Saturday, October 26, 2013

BSMMU Children's Cancer War

Here are some photographs from my work at BSMM (Bangabandhu Sheikh Mujib Medical University, essentially a large teaching hospital and university).  I am working on the children's cancer (oncology) ward.  Some of the activities of the oncology ward are sponsored by World Child Cancer as part of the partnership between BSMMU and University College London (England) and BC Children's Hospital in Vancouver.  This project sponsors the creation of a database to register all cancer patients at the time of diagnosis as well as covering part of the cost of chemotherapy.  

More details coming soon...

More stuffed toys arrive from World Child Cancer

DHL man assures us that the count of toys is correct....but where is the second box?  (He flatly denied its existence, it then arrived 2 days later)

Doing rounds on the ward with Dr. Islam.  

This little guy woke up just long enough to put his hand on Dr. Islam's, then dozed off again...

You thought hospital food in Canada was bad...this is what the patients get for lunch and dinner, every single day it is the same thing.  It costs the hospital about $1 per day to feed each patient.  Unfortunately this food is spicy and children in Bangladesh do not eat spicy food.  So none of the children will eat this food.  This means the the parents have to prepare some food at the bedside for the child to eat, which is not very hygienic.  One of the goals of the World Child Cancer project is to educate the parents about while foods are healthy and safe for their child with cancer.  

16 bed cancer ward.  There are 4 slightly more private "cabins" in the back.  These cost $2/night.  Otherwise there is essentially no privacy, everything happens in full view of all the other patients.  One parent will stay with each child at night, sleeping in the bed with them.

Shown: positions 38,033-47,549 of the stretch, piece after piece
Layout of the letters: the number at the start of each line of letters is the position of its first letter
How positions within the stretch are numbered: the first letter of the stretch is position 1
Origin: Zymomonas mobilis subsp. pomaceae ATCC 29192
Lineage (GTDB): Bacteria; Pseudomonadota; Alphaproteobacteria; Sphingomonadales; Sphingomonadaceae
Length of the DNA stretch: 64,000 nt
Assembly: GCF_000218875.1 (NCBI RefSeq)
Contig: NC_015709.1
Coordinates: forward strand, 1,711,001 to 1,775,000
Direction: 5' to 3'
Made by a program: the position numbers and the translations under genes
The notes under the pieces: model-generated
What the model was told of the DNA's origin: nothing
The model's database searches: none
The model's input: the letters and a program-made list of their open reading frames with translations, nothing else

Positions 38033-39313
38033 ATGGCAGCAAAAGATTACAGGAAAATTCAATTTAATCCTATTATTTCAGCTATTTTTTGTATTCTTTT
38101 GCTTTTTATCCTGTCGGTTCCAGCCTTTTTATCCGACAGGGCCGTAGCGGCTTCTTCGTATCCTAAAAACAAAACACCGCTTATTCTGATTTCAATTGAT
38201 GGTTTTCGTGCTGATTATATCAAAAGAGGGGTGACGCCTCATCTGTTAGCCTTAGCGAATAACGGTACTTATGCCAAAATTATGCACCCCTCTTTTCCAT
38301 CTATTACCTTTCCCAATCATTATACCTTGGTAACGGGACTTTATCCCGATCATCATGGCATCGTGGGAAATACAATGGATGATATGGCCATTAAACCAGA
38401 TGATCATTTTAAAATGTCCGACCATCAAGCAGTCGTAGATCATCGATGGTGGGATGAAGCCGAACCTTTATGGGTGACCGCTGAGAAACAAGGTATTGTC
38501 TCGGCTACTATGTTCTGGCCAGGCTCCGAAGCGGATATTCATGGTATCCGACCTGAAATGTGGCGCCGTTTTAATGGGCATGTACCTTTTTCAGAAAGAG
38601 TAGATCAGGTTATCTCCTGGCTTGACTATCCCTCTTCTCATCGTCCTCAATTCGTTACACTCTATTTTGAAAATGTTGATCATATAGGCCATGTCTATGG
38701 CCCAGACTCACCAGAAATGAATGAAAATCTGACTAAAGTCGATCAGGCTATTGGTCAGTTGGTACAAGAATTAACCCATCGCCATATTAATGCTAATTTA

Parents, brothers and uncles of some patients.  These gentlemen helped me to decorate the walls of the procedure room (behind them). 

A lovely little girl with cancer who was coming for a spinal tap today.   Parents are both with her.

Walls of the procedure room after decoration.  Currently spinal taps and bone marrow biopsies are being done without any form of sedation or pain relief.  I am working to develop a safe and simple plan for pain and sedation medications to be given to the children before these procedures.  The wall decorations are part of our non-pharmicological strategy to help the children be more calm during the procedure, by using distraction we are able to help children cope better with pain.  

Dr. Rasel giving a talk on nutrition to the parent group.  This is a group of parents whose children all have cancer.  They are hoping to form a foundation and start to support and educate parents when their child is newly diagnosed with cancer.  Dr. Rasel is very keen to help this group with their activities.  They were very excited to have me visit their meeting.  The father on the far left even gave a very nice little speech about how happy they were to have me join the meeting (he is a math professor in Chittigong)

1 comment:

  1. Wow. Megan, thanks for giving us this lovely little window into your world in Dhaka! I have been checking into your blog weekly and truly enjoying the tales, musings and photos you have shared.
    Your skills, gifts and compassion will be so well-used and appreciated in this setting! It makes my heart happy to think of all those hard years of training and call that are being used for such a meaningful purpose! Sending you lots of love, encouragement and hugs as you face what I can only imagine are extremely difficult and heart-breaking situations daily. Know that you and Danny are in our thoughts and prayers and if there are ever ways that you feel like some good ol' Ottawa support could be used, please do not hesitate to let us know! We are so inspired by your adventuresome and compassionate spirits and this Bengali adventure you have embarked on! xoxo